Most importantly, I am proud of the DRA staff and their dedication to carrying out our agency’s mission. Together, we have made tremendous progress by carrying out these critical investments to strengthen the human and physical infrastructure of the Delta region so our communities can compete now and in the future economy.

In looking back on the past year, I am awed by the resiliency of the American people. In looking forward, I know our best days are ahead of us.

Sincerely,

Chris Caldwell

Federal Co-Chairman



DRA Announces the 2021 Fellows for the Delta Leadership Institute Executive Academy

The Delta Regional Authority (DRA) is proud to announce the fellows of the 2021 Delta Leadership Institute (DLI) Executive Academy.  DLI is an extensive, nine-month executive leadership program that brings together public, private, and nonprofit sector leaders from DRA’s eight-state region.  The 2021 DLI class will consist of 29 fellows from all eight DRA states.

The leadership program empowers fellows with the tools, experiences, and networks needed to address local and regional challenges.  Sessions led by local, regional, and national experts cover policy areas such as infrastructure and transportation, small business and entrepreneurship, workforce development, public health, and other fields necessary to facilitate economic growth in the Delta.  As a result, DLI fellows graduate with improved decision-making skills, policy development know-how, strengthened leadership capacity, and a mutual understanding of regional, state, and local cultures and issues.

“To enact change, you need strong leaders with bold yet thoughtful ideas to move the needle in the right direction,” said DRA Federal Co-Chairman Chris Caldwell.  “The three fellows selected for the 2021 Delta Leadership Institute Executive Academy are already leaders within their communities.  With the knowledge and skill sets gained through DLI, they will evolve to become the change agents needed to address the most pressing issues facing the Black Belt.”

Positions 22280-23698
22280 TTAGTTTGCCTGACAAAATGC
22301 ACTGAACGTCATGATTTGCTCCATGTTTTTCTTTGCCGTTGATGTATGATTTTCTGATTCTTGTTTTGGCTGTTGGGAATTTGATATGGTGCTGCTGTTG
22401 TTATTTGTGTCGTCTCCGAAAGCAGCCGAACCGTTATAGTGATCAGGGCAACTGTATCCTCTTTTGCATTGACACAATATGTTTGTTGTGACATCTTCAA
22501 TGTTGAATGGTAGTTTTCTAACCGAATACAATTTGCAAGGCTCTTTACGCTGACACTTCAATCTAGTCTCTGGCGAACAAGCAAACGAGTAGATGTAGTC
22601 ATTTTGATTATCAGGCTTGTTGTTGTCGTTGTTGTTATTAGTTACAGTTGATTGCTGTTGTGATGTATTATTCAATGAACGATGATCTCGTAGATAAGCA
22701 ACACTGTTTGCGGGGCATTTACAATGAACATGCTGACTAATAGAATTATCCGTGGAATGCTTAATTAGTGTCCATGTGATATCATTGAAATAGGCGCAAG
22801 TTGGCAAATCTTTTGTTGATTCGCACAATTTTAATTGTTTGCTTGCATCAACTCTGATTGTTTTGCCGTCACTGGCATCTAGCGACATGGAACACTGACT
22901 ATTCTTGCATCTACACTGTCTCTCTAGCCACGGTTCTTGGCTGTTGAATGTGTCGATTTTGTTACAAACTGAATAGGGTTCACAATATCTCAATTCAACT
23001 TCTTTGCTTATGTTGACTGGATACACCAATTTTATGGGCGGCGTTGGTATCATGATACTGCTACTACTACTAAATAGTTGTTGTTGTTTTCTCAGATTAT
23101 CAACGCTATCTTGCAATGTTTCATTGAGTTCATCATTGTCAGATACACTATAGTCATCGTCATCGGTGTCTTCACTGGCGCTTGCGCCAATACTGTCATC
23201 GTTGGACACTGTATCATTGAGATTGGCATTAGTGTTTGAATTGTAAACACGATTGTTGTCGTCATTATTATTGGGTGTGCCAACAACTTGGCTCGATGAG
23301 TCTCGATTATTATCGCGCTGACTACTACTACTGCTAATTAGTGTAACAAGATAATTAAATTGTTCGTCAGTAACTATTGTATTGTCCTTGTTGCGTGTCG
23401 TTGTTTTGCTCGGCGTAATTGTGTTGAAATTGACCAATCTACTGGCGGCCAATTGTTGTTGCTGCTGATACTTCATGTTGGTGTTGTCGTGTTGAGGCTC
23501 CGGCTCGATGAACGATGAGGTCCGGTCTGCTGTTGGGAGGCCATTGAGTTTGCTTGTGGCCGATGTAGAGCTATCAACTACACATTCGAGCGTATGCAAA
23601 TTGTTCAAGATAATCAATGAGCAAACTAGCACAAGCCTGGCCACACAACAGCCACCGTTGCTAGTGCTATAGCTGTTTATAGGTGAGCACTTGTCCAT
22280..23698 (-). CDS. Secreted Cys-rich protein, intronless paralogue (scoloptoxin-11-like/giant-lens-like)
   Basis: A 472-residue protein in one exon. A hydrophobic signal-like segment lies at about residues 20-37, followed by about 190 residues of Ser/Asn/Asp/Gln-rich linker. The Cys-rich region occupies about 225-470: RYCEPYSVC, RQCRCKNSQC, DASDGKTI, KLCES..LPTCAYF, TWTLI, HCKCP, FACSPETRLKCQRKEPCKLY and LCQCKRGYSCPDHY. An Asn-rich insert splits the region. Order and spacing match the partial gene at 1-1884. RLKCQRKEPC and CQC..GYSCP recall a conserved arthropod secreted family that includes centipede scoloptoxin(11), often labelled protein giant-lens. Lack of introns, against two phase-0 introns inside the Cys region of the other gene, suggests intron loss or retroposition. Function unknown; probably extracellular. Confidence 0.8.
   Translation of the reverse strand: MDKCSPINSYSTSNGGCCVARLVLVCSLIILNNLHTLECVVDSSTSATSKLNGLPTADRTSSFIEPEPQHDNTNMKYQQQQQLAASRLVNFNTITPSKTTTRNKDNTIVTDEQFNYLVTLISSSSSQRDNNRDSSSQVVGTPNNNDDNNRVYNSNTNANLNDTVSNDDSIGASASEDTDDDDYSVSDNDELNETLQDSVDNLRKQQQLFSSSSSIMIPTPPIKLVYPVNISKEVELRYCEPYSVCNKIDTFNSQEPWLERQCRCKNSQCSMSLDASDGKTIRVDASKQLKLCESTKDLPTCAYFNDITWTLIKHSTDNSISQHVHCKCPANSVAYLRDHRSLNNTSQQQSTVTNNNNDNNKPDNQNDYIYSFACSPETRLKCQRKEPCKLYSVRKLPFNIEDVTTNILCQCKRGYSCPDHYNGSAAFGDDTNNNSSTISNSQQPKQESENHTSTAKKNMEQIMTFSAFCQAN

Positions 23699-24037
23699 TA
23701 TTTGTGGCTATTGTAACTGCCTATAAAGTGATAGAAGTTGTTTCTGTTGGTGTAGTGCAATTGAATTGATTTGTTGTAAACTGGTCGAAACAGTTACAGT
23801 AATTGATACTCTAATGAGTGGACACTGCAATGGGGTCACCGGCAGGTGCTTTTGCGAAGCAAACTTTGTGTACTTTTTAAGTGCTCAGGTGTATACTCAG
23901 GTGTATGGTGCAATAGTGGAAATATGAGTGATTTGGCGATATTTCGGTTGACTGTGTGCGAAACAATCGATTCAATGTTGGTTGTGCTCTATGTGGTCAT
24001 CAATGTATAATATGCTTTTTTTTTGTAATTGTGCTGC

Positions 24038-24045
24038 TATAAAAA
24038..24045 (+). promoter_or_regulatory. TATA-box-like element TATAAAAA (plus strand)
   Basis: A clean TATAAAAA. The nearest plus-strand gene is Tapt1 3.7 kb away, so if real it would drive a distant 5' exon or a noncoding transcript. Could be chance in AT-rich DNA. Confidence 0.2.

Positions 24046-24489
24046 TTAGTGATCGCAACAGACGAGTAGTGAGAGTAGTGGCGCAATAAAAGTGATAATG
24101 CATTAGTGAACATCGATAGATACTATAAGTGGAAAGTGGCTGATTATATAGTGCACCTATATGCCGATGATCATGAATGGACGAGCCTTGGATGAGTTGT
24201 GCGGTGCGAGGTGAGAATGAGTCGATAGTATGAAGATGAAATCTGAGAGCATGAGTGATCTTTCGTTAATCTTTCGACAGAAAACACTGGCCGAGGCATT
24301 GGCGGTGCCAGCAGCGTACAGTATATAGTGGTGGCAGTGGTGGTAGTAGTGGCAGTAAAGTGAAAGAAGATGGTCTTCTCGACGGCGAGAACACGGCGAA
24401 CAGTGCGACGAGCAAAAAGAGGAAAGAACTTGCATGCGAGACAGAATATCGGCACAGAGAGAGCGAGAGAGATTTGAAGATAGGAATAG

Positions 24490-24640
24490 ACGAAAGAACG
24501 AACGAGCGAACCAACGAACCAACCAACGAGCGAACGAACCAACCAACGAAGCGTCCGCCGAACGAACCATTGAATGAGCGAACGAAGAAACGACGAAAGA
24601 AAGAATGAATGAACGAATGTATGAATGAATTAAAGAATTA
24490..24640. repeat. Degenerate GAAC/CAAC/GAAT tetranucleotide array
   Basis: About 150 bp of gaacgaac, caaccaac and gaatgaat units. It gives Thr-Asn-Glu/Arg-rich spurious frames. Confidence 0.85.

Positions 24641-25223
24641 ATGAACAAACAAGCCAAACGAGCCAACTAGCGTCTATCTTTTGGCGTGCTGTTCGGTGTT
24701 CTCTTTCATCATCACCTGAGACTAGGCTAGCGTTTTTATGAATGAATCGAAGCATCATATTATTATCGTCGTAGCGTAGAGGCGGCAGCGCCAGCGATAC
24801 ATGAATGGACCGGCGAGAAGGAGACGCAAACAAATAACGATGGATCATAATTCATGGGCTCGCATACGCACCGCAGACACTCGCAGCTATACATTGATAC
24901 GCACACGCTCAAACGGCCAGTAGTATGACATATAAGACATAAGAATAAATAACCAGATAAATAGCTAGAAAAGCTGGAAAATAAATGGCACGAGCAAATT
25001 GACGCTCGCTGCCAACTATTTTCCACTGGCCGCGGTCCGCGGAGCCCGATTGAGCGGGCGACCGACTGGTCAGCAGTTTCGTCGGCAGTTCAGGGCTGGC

The 2021 DLI fellows are:

  • Chris Beeker, Tuscaloosa, AL | State Director/Alabama, USDA Rural Development

  • Christina Berry, Brandon, MS | Corporate Foundations Relations Office, Jackson State University; Owner/Urban District Planners

  • Sally Burbridge, Salem, MO | Economic Development Director, City of Salem 

  • Dr. Rhonda Butler, Ville Platte, LA | State Representative, Louisiana House of Representatives; Owner, Butler and Co. Tree & Storm Recovery 

  • Becca Caldwell, Little Rock, AR | Grants Manager, Rural Services Division, Arkansas Economic Development Commission 

  • John Campbell, Madison, MS | State Director/Mississippi, USDA Rural Development

  • Brad Clark, Boaz, KY | Financial Advisor, Edward Jones

  • Brooke Coffey, Hickman, KY | Community Relations Director, Obion County Joint Economic Development Corporation

  • Will Coppage, Greenville, MS | Executive Director, Washington County Economic Alliance

  • Kimberly Davis, Little Rock, AR | Director of Constituent Services, Office of the Governor

  • Jonathan Douglass, Sikeston, MO | City Manager, City of Sikeston

  • Friday Ellis, Monroe, LA | Mayor, City of Monroe

  • Kaia Greene, Birmingham, AL | Project Manager, The University of Alabama at Birmingham